RT often says “we just express a different perspective on the news landscape”. I must reject it. There is a fundamental difference between opinion and manipulation of the facts. And in the case of RT denigrating and dividing the West makes its journalistic mission. That and muddying the waters of reality when Russia is accused of wrongdoing.

The general disinformation and cyber campaigns around the US presidential elections fit in this mission well.

Yes, we know that Russia actually hacked the DNC [Democratic National Committee] and leaked the emails. They were meddling in our elections. They vilified Clinton whom they didn’t want in power, as she had taken really a hard stand against Russia. However, Russia did not  leak anything that would make Trump look bad. It’s not difficult to see why Russia would want a President Trump. The president-elect’s lack of commitment to NATO – that’s the first thing Russia would love to see. His ignorance on what has been happening in Ukraine means he might consider Crimea to be recognised as a part of Russia. His glowing praises for Putin as a strong leader.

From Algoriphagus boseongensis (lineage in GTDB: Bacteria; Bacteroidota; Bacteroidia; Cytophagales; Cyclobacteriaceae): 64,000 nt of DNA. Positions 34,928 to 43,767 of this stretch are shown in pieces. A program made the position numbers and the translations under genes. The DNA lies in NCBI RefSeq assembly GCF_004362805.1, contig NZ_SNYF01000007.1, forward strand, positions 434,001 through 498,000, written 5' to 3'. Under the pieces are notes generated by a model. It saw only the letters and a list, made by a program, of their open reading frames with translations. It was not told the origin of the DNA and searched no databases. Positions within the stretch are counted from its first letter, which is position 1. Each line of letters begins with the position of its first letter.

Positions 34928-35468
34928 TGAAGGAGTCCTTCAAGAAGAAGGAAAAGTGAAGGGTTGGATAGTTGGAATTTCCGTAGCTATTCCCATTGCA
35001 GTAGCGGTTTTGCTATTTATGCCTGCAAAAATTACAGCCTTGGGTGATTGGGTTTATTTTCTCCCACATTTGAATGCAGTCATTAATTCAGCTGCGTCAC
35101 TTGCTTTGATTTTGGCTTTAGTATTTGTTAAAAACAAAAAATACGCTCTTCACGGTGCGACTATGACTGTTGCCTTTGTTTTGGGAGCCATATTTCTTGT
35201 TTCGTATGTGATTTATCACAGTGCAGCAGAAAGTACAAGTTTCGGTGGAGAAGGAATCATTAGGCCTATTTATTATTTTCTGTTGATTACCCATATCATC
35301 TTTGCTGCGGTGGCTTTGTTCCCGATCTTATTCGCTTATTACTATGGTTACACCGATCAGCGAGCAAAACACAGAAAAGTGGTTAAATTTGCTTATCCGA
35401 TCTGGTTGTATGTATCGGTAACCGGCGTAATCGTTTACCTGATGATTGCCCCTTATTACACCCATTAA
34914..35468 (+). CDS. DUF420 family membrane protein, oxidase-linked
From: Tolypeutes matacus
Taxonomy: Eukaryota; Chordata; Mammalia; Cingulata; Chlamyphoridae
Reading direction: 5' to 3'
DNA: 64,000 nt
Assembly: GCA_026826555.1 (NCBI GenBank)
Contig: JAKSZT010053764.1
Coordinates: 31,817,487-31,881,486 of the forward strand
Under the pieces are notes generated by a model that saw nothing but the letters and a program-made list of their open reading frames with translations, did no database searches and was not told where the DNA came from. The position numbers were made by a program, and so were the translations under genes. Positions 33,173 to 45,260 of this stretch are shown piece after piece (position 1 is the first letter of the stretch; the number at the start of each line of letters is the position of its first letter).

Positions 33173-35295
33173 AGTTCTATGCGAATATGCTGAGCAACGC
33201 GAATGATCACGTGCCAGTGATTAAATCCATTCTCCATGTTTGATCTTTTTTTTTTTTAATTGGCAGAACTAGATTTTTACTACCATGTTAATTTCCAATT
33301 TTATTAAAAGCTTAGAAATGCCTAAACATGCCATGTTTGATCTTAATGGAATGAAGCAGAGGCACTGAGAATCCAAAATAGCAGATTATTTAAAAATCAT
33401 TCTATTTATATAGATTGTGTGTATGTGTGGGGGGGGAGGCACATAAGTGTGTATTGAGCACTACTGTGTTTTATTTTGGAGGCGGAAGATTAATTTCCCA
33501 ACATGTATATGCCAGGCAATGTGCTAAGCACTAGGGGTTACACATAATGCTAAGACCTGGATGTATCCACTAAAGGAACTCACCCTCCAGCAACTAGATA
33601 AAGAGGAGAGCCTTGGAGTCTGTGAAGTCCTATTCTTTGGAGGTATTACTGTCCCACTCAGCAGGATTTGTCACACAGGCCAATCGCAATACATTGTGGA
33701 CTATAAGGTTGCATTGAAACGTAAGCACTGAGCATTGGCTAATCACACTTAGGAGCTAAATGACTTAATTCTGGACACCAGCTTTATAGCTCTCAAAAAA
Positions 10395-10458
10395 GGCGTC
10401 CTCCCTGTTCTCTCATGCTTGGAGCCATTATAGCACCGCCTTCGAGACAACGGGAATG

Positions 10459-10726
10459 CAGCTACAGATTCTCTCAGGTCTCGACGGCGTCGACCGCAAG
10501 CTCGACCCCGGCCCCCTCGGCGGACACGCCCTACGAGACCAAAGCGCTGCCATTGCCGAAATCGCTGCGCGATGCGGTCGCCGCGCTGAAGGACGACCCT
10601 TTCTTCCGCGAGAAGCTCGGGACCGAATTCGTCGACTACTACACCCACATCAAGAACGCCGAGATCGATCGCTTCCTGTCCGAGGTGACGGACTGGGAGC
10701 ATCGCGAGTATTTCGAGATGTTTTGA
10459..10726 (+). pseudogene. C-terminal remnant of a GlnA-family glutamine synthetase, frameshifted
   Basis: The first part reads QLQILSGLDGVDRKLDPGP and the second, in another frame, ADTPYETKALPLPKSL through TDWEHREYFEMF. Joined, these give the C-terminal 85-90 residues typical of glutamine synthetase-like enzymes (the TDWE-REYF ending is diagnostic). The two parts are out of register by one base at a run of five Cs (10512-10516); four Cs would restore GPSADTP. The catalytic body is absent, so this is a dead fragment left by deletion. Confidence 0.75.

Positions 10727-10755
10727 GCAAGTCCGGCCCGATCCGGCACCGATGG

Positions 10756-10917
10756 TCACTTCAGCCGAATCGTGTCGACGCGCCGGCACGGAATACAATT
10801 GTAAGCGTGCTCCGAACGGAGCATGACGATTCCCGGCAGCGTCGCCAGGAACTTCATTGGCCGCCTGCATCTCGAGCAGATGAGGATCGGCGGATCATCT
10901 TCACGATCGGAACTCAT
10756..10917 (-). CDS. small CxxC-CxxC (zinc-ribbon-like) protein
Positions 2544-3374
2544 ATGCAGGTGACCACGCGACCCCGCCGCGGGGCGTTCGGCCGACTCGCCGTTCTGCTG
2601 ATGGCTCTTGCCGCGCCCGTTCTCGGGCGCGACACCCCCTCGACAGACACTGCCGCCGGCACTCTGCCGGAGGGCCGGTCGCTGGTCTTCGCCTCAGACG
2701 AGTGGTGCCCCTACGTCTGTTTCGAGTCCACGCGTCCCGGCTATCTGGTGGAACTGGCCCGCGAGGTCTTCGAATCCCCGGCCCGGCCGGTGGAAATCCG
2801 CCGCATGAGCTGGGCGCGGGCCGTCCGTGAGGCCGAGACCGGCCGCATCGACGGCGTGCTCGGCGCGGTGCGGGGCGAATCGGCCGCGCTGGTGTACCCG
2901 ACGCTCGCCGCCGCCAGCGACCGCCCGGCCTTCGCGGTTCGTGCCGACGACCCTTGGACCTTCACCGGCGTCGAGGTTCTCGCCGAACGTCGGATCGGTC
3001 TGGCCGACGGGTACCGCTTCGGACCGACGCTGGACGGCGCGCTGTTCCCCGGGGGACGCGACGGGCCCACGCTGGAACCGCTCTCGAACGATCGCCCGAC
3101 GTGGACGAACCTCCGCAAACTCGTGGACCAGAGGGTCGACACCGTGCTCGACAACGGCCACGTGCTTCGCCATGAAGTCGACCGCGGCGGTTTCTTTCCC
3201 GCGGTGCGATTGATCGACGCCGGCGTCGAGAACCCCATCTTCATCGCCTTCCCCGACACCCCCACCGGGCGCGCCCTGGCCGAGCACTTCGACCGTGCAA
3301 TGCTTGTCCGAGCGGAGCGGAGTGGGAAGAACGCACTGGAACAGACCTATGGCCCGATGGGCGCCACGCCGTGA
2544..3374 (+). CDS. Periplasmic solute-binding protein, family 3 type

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Trump was the best Russian disinformation outlet just by himself.

Plus his former campaign adviser Paul Manafort who led pro-Russian Viktor F. Yanukovych to the election in Ukraine. His other advisor, Carter Page, also has Russian ties with Gazprom, as well as General Michael T. Flynn who also has very sketchy ties to Russia. He actually attended the RT Celebration Gala in Moscow in 2015. It makes you ask why is he surrounding himself with this people?

But in March 2014 you resigned. It was a heroic move. But nothing is either black or white. Why did it take you as long as three years to resign. And why did you it in the end?

Things took a turn for the worst during the crisis in Ukraine. That was a turning point at the channel and Russian disinformation in general. Since then, it has gotten more bold, more aggressive, and more shameless in manipulating reality. Russian disinformation campaigns, whether through its media, paid trolls, hacking, or funding extremist politicians has rapidly become a national security issue on both sides of the Atlantic.